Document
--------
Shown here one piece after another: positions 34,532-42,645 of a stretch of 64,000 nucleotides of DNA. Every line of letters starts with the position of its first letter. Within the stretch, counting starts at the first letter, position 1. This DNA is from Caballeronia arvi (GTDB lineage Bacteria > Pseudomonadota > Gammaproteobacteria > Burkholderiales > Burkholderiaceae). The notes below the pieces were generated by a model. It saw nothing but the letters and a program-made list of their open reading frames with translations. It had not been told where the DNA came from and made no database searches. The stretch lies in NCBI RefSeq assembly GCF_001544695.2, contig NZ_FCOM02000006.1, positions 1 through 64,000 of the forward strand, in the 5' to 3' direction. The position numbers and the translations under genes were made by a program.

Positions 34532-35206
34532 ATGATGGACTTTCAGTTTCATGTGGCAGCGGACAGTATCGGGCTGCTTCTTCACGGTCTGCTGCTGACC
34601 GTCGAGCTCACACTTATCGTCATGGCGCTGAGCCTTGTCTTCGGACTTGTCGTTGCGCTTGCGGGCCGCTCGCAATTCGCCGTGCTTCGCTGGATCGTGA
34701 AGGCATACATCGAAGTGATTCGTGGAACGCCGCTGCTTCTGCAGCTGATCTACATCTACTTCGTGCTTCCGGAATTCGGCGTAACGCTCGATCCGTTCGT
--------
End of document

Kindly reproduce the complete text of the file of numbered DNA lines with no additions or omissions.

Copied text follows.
Shown here one piece after another: positions 34,532-42,645 of a stretch of 64,000 nucleotides of DNA. Every line of letters starts with the position of its first letter. Within the stretch, counting starts at the first letter, position 1. This DNA is from Caballeronia arvi (GTDB lineage Bacteria > Pseudomonadota > Gammaproteobacteria > Burkholderiales > Burkholderiaceae). The notes below the pieces were generated by a model. It saw nothing but the letters and a program-made list of their open reading frames with translations. It had not been told where the DNA came from and made no database searches. The stretch lies in NCBI RefSeq assembly GCF_001544695.2, contig NZ_FCOM02000006.1, positions 1 through 64,000 of the forward strand, in the 5' to 3' direction. The position numbers and the translations under genes were made by a program.

Positions 34532-35206
34532 ATGATGGACTTTCAGTTTCATGTGGCAGCGGACAGTATCGGGCTGCTTCTTCACGGTCTGCTGCTGACC
34601 GTCGAGCTCACACTTATCGTCATGGCGCTGAGCCTTGTCTTCGGACTTGTCGTTGCGCTTGCGGGCCGCTCGCAATTCGCCGTGCTTCGCTGGATCGTGA
34701 AGGCATACATCGAAGTGATTCGTGGAACGCCGCTGCTTCTGCAGCTGATCTACATCTACTTCGTGCTTCCGGAATTCGGCGTAACGCTCGATCCGTTCGT